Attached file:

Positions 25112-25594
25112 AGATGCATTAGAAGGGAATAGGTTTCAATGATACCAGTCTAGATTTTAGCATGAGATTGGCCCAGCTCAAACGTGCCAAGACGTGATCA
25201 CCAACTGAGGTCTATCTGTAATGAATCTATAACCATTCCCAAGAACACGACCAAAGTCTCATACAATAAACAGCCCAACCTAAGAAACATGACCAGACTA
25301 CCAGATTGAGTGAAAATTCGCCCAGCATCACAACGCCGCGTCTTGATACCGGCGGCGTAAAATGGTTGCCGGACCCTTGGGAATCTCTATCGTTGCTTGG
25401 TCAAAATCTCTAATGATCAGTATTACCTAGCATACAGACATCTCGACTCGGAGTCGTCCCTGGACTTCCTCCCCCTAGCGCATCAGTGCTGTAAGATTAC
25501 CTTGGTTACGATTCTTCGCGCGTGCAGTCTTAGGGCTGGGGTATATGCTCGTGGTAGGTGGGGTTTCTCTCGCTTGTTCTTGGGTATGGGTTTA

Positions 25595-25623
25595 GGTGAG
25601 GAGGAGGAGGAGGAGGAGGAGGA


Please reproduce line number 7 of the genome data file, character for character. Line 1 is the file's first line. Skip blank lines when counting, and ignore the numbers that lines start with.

Positions 25595-25623